The collection continues with different sessions -- including the legendary "September Song" recordings from 1957 -- of Brecht-Weill material on CDs five through seven, concluding on disc seven with Lenya's breathtaking numbers from the theater production of Cabaret in 1966. The box moves into wonderful territory with Lenya's other voice work on the discs eight and nine, with eight being an entire spoken work, "Introduction to German Poetry," and nine divided between the stories of Franz Kafka and Brecht songs (from 1959 and 1962, respectively), as well as three recordings from 1943 for the U.S. Office of War Information. Already enough for a lifetime, the Bear Family set saves some of the best material for last. Disc ten, along with a Herkulessaal der Residenz session from Munich in 1960 (a return to Germany after 25 years in the States), also includes Lenya's near mythic Carnegie Hall performance from1965 in its entirety, which has never before been issued. The drama and passion in her limited range is unnerving, ice melting, and completely entrancing in its brilliance and passion. Lenya has the audience in front of her and on record -- eating out of the palm of her hand like a kind dominatrix administering the sweetest kinds of punishment before offering a reward for enduring such a tough, bloody kiss. Finally, on disc 11 are the now famous Turk Murphy sessions with Louis Armstrong, which were never released until now, and feature two takes each of "Mack the Knife" and "Moritat." They are breathtaking in their scope and open the meaning of each tune up to include an entirely new musical universe, as if Weill had been composing for this pairing all along. Rounding out the disc is a final performance of "Mother Courage," from 1965, a long interview and singing appearance on The Dick Cavett Show in 1975, and three unreleased pieces from The Broadway World of Kurt Weill, unreleased until 1998.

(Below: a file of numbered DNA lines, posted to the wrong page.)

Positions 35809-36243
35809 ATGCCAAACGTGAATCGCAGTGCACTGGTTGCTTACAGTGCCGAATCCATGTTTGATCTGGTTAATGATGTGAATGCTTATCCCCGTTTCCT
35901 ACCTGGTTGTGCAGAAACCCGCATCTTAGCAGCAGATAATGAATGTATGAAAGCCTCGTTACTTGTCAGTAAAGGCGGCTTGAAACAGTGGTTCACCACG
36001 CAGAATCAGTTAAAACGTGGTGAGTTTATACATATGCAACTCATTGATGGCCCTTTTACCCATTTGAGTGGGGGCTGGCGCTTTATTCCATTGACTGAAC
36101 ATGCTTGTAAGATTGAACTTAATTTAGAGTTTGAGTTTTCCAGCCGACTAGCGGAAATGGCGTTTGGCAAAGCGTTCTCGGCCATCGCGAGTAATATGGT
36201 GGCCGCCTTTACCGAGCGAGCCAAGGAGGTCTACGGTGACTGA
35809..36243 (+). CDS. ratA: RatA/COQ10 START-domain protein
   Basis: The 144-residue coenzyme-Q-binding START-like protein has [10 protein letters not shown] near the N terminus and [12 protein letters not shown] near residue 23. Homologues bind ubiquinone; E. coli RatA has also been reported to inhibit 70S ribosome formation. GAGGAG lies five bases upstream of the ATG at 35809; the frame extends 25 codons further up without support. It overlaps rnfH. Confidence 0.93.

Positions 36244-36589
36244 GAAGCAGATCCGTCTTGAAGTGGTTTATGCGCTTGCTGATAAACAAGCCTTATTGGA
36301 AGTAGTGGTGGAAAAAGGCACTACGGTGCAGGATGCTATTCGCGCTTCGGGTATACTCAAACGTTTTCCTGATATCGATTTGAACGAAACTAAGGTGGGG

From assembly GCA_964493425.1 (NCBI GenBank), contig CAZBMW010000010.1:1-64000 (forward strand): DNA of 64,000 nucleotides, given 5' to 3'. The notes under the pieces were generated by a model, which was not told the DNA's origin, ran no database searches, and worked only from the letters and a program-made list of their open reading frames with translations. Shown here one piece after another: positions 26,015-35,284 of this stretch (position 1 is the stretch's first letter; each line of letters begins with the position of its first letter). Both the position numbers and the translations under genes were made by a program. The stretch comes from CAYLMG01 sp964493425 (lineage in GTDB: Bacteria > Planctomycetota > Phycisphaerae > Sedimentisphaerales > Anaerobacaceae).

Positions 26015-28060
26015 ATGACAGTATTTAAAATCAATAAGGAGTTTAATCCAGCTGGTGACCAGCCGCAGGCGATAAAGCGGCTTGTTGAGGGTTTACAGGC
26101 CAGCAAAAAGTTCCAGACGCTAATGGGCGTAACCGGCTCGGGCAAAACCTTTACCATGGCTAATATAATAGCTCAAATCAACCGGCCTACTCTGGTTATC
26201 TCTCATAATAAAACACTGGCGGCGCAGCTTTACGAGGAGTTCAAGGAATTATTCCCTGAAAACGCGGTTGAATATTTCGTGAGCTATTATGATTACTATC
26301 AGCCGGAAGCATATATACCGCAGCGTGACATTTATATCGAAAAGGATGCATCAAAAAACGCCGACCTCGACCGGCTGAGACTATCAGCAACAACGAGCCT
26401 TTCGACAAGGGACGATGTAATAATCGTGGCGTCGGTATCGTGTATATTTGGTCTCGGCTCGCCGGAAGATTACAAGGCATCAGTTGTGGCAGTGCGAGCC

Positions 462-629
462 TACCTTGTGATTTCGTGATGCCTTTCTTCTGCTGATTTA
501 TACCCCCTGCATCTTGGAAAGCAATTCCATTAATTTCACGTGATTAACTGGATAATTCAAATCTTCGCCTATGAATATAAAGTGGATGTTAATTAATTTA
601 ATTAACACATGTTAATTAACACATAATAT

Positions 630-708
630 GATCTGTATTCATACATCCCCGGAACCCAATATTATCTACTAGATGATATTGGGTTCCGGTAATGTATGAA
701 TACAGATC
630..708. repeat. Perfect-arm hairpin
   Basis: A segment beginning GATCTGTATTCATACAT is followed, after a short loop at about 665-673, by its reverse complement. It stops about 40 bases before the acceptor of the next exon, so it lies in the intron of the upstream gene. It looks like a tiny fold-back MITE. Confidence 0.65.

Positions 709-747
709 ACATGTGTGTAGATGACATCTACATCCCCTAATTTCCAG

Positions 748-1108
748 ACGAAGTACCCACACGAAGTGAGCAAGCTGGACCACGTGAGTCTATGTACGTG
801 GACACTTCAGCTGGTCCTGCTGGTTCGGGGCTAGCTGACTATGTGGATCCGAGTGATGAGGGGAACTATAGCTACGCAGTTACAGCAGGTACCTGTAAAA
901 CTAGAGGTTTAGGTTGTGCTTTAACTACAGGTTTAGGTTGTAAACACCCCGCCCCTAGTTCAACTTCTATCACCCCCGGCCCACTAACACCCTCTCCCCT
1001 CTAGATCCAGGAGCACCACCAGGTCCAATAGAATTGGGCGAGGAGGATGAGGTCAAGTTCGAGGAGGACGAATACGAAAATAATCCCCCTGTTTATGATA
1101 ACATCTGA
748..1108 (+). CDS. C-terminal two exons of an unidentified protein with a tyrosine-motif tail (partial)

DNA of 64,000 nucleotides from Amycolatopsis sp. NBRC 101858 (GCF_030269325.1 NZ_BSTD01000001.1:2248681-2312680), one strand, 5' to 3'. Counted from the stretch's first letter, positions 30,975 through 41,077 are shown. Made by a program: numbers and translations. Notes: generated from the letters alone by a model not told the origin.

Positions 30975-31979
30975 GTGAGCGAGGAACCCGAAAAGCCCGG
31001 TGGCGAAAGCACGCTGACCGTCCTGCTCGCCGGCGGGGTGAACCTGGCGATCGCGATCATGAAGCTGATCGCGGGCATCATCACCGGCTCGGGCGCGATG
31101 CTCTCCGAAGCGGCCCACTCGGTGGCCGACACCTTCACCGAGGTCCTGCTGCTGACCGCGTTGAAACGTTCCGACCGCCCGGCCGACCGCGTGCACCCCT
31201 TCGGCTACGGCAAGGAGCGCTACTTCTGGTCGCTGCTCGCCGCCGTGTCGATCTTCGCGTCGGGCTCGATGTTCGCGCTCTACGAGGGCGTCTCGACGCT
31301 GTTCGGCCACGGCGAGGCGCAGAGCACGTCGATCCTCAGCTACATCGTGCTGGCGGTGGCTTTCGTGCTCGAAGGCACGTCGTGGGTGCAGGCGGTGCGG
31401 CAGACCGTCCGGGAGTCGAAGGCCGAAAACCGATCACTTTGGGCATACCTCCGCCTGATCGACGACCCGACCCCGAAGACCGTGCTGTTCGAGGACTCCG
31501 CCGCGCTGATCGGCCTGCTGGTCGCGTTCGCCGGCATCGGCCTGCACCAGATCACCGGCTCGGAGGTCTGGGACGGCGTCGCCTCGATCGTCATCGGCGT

In sum, this overview of a 60-year career and in-depth look at how pertinent the music of Brecht and Weill were to the aesthetic development of the 20th century is indispensable. Lenya was, if not a diva, then something bigger because in her voice she embodied the voices of every woman who dared fantasize and every man who dared look into the mirror with horror and disgust. She took upon herself to speak the hidden desire reflected in the music and lyrics by Weill and Brecht and carry it to the middle, upper, and lower classes with equal vigor and venom and sultry, sensual repose. There is no more important document than this in either Weill's or Brecht's massive catalog. In fact, because of Lenya and her searing recordings, no more ever need to be done as long as these survive. The Bear Family set has excellent sound with a meticulous sense of detail given to warmth and accuracy of production, and a historical overview that cannot be broached even by scholars. Truly this is one of the most magnificent projects they have ever undertaken, and listeners all benefit by such a sublime achievement.